Nicholas Molodyko
Abonné·e de Mediapart

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Billet de blog 5 mai 2020

Nicholas Molodyko
Abonné·e de Mediapart

Madonna’s self-defense

L’autodifesa di Madonna: international law is an illusion.

Nicholas Molodyko
Abonné·e de Mediapart

Ce blog est personnel, la rédaction n’est pas à l’origine de ses contenus.

Illustration 1
Madonna on Italian news, July 11, 1990. © TG2

We’ve reached another important juncture. It’s time to talk about Madonna. Anyone of a certain age regardless of their political persuasion will ultimately have to admit that she herself changed American culture. And remember, religion is the basis of culture. Let’s begin with when she was condemned by the Pope and she responded to him by holding an international press conference looking quite elite in black Chanel and pearls, especially during that gamine period. But she’s far too grand and much too significant for just this one short mention. I’m planting a seed. She’ll be back with us.

In the 19th century, French novelist Balzac wrote, “There are two histories: the official history, lying; then the secret history, where you find the true causes of events." In the 21st century we understand this in real time. The 99% suffer the truth while the 1% coerce them with their lies. Honoré de Balzac also wrote: “Behind every great fortune lies a great crime.” And this: “‪Laws are spider webs through which the big flies pass and the little ones get caught.‬“ Clearly, he knew what the hell he was talking about. I am crazy about the dandy Balzac, the ‪self-proclaimed “elegantologist.” And I find it terribly comforting to know that nothing has changed from all those centuries ago in France, the birthplace of modern democracy.  

Balzac was speaking of elitism. Today we refer to it vaguely as the “one percent.” But here are some numbers that put the cloudy elitism in our country into a clear political perspective. The population of the United States is 328.2 million. There are 4.3 Americans with security clearance. Guess what percentage that is? One percent. Now draw concentric circles. America’s government institutions, its political elite and its “intelligence community” serving them both. The number of security clearances began to soar in 1990.

On July 11, 1990, Madonna gave a world televised press conference from Rome, Italy. The famous American, whose grandparents emigrated from Italy and who was raised a Catholic, was scheduled to perform twice in the Rome area and once in Turin. In 1990, Madonna’s first and only Pepsi commercial set to her hit "Like A Prayer" aired only one time. Because the Vatican threatened a boycott of all Pepsi products because its music video depicted Christian imagery of saints.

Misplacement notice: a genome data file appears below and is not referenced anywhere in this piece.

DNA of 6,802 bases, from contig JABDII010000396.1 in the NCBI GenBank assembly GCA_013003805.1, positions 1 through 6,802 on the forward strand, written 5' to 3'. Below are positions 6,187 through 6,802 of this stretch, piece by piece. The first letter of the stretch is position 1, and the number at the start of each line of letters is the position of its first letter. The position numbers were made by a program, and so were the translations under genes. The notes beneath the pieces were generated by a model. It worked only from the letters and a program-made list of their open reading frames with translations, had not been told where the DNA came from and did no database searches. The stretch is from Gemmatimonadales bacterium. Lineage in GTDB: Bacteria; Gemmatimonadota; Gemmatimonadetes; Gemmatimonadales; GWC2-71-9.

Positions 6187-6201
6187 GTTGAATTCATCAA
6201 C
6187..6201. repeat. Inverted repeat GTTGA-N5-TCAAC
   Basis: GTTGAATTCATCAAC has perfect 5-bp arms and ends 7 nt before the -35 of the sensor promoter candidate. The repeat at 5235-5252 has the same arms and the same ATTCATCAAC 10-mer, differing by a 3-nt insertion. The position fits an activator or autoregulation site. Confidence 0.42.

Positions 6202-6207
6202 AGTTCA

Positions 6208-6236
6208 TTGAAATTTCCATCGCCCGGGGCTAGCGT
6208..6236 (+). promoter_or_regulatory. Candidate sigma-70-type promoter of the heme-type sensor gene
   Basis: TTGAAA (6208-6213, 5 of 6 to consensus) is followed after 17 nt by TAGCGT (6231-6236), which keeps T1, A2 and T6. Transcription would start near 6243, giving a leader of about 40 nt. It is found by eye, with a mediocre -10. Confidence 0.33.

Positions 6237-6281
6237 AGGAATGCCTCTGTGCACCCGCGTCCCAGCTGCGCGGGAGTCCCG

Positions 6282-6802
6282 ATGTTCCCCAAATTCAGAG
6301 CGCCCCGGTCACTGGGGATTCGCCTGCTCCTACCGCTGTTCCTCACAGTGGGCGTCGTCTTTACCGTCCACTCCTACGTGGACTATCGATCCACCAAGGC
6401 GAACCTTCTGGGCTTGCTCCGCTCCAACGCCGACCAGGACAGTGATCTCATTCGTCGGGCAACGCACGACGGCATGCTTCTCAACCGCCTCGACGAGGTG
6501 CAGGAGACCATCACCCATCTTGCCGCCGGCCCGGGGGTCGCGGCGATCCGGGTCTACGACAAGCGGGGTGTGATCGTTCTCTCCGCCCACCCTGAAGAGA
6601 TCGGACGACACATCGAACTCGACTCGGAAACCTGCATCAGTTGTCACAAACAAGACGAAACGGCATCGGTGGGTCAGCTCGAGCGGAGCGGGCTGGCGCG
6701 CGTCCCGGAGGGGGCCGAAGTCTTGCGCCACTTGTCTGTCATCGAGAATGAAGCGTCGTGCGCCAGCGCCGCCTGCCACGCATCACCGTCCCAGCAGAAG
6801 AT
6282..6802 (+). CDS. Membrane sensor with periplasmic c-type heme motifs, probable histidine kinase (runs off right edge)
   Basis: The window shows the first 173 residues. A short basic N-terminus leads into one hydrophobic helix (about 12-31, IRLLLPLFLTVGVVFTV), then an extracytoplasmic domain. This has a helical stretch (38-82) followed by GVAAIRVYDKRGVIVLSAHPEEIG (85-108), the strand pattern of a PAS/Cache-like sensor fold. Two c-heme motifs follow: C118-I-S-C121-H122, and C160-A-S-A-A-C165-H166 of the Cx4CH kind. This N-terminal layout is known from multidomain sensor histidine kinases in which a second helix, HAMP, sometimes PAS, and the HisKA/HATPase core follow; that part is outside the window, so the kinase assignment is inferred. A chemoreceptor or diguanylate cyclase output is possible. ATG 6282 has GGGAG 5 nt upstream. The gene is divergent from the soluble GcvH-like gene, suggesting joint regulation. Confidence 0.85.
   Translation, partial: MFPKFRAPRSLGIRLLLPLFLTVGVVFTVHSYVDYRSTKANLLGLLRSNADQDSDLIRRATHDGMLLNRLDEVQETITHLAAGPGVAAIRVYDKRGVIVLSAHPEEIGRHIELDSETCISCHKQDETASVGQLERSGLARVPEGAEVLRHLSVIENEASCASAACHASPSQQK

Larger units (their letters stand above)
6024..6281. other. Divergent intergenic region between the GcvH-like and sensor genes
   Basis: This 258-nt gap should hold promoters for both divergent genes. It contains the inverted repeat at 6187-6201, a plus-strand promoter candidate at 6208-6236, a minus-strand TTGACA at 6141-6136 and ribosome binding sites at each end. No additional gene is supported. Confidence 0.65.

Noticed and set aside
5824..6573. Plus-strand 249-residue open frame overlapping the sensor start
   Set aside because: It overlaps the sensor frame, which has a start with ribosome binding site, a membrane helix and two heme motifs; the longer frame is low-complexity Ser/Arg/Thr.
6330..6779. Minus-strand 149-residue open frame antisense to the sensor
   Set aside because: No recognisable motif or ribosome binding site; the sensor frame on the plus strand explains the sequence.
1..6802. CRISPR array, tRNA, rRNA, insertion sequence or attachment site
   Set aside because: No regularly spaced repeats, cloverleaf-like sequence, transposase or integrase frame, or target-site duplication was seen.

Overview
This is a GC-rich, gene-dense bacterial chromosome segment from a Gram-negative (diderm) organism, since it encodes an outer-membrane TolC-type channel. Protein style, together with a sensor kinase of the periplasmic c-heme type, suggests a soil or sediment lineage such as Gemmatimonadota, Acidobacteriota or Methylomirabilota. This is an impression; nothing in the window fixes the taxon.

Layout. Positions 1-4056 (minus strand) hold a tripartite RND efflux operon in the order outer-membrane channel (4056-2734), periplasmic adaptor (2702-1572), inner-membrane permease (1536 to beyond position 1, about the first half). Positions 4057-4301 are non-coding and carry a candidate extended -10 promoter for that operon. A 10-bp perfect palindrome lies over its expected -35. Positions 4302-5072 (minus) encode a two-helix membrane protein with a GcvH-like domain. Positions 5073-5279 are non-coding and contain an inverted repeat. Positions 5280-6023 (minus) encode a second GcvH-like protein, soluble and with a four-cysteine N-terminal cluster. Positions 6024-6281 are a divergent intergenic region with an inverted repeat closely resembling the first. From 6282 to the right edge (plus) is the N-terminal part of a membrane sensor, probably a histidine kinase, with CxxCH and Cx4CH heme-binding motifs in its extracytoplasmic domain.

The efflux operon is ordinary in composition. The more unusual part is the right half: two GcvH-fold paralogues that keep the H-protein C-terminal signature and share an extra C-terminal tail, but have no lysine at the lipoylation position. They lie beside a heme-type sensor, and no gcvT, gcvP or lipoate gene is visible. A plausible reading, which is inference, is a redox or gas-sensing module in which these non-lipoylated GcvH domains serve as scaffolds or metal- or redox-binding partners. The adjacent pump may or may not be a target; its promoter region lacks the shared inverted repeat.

While this seems tame almost quaint by today’s standards this was all highly controversial. So much so that the really uptight would not even acknowledge it. Everybody knew about it, rich and poor. We’d just finished the buttoned up Reagan years and American culture was desperate for some fun. Now, thirty years later we’ve confirmation that Madonna really was in the vanguard. An act of publicity on this scale would have been unthinkable then, but passes without much comment today. What’s different is that Madonna’s defense just as it was then remains relevant today. 

You see, the Vatican has always been a elite political institution and a powerful corporation. And as we are seeing more and more now, it acts as sort of an elite quasi-state church.

Here is some of the speech that Madonna Ciccone from Michigan USA delivered to the Vatican in Rome:  

I am an ltalian-American, and I am proud of it. Proud of being an American because it is the country I grew up in, the country that gave me the opportunities to be who I am today and a country that believes in freedom of speech and artistic expression. My show is not a conventional rock show but a theatrical presentation of my music. And, like theatre it asks questions, provokes thought and takes you on an emotional journey. Portraying good and bad, light and dark, joy and sorrow, redemption and salvation. I do not endorse a way of life but describe one, and the audience is left to make its own decisions and judgments. This is what I consider freedom of speech, freedom of expression and freedom of thought. Every night, before I go onstage, I say a prayer not only that my show will go well but that the audience will watch with an open heart and an open mind and see it as a celebration of love, life and humanity.

Madonna was confidently defending herself because she knew instinctively that international law was not a real thing. It still isn’t. It is political theatre. There is a small group of political elites who rule over the "masses" in societies. Western society. Like the rather dreary Hannah Arendt said, only organized crime and the elite can be attracted to that kind of totalitarian power, everybody else has to be won by propaganda‬. A century before that, Vilfredo Pareto said it, too, but, much more lucid and helpful. That historical change involved the replacement of one elite by another elite, a process which he called "the circulation of elites.”